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Low ebb in Pak ties worth paying price for Osama killing: US

The top Obama advisor was responding to a question after his remarks at the Foreign Policy Strategic Forum on "US National Security Priorities in a Transforming World."

Washington: A low ebb in the US relationship with Pakistan after the unilateral American raid that killed al Qaeda chief Osama bin Laden in Abbottabad was worth paying the price for getting rid of the world`s most wanted terrorist, a top aide of President Barack Obama has said.

"The raid in May 2011 against the Abbottabad compound of bin Laden was one that the Pakistani government reacted sharply to as a matter of sovereignty. I think the decision that we made to take this unilaterally was the right decision," Tom Donilon, National Security Advisor to Obama, said.

"But nonetheless, when we were making the decision, we actually sat and understood that there would be a price to be paid, and we thought the price was obviously well worth it in terms of having a period of time where we were going to have a difficult time with Pakistan," Donilon said.

The top Obama advisor was responding to a question after his remarks at the Foreign Policy Strategic Forum on "US National Security Priorities in a Transforming World."

Over the last few years, the United States, Donilon said,
had ups and downs, and have had disagreements.

"They have been around a number of issues, including sovereignty issues, for example, on the part of the Pakistani government," he said.

"We have had other instances, including this terrible cross-border incident a year ago in November where a number of Pakistani soldiers were killed. And that caused, obviously, a political response in Pakistan," Donilon said.

However, today that crisis is no longer between Pakistan and the US, he noted.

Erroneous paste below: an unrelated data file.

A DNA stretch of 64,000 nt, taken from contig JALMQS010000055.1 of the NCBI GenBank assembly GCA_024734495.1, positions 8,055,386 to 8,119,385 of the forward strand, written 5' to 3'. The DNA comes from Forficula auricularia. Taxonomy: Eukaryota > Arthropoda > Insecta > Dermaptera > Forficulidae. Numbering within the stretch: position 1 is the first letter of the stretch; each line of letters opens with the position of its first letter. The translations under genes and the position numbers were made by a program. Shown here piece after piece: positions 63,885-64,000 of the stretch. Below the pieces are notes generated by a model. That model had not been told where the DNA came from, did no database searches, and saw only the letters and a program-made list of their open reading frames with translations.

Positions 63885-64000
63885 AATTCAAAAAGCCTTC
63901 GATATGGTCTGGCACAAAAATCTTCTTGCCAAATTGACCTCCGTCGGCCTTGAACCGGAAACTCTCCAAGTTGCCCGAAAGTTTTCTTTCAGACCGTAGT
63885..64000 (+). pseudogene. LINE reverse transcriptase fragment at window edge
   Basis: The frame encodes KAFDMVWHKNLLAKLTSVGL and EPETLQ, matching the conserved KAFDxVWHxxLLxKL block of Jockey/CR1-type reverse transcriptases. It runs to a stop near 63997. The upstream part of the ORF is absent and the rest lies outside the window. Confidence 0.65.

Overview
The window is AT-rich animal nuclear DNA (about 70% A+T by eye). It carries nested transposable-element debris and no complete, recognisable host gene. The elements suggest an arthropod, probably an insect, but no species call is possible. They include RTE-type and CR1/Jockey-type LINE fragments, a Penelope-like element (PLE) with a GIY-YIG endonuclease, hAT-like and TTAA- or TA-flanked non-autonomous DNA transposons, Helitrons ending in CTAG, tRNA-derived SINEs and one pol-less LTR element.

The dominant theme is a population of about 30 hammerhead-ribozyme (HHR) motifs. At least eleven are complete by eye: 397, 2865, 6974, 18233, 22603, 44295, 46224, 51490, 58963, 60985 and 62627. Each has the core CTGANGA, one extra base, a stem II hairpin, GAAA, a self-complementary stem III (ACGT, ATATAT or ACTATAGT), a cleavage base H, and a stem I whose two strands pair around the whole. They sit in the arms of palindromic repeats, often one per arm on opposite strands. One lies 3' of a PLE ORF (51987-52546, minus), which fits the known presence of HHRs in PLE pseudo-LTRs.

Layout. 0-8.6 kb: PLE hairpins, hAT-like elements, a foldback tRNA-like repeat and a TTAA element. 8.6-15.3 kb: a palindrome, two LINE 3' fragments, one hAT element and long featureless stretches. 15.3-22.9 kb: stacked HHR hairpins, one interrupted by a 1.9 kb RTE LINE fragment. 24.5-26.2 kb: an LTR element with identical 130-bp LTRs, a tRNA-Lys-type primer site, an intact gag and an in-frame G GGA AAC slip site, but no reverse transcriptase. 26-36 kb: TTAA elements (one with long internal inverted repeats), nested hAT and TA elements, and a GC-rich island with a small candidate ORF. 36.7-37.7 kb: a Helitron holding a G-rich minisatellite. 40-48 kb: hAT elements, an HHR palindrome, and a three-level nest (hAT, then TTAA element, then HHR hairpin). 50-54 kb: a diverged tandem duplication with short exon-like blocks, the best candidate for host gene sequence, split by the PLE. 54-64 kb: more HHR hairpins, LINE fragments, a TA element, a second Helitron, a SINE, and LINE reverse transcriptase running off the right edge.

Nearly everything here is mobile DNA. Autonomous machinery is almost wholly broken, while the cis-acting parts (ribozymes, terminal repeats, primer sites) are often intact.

"I think we don`t have a crisis between the United States and Pakistan ... Some individual crisis that we have to deal with. It is allowing us to have a broader, more strategic discussion about the relationship between Pakistan and the United States," he said.

"I think that`s an important moment for us now to sit down and ask ourselves this question: At the end of the day, is there really a strategic divergence between the interests of Pakistan and the United States? What has been the source of the points of friction?

"How can Pakistan support, for example, reconciliation efforts in Afghanistan and do so in a sincere and modified way? How can Pakistan do more do deal with the safe haven issue, which we have across the border? These discussions are ongoing now," he said.

Donilon said: "We`re at a period here where we don`t have kind of a front-and-centre crisis...."

"We have been engaged in a major military operation in Afghanistan for a long period of time now. We have had, obviously, some disagreements, but we also had, as I said, tremendous cooperation from the Pakistani government in a number of areas as well. And that`s been important to our effort there," he said.


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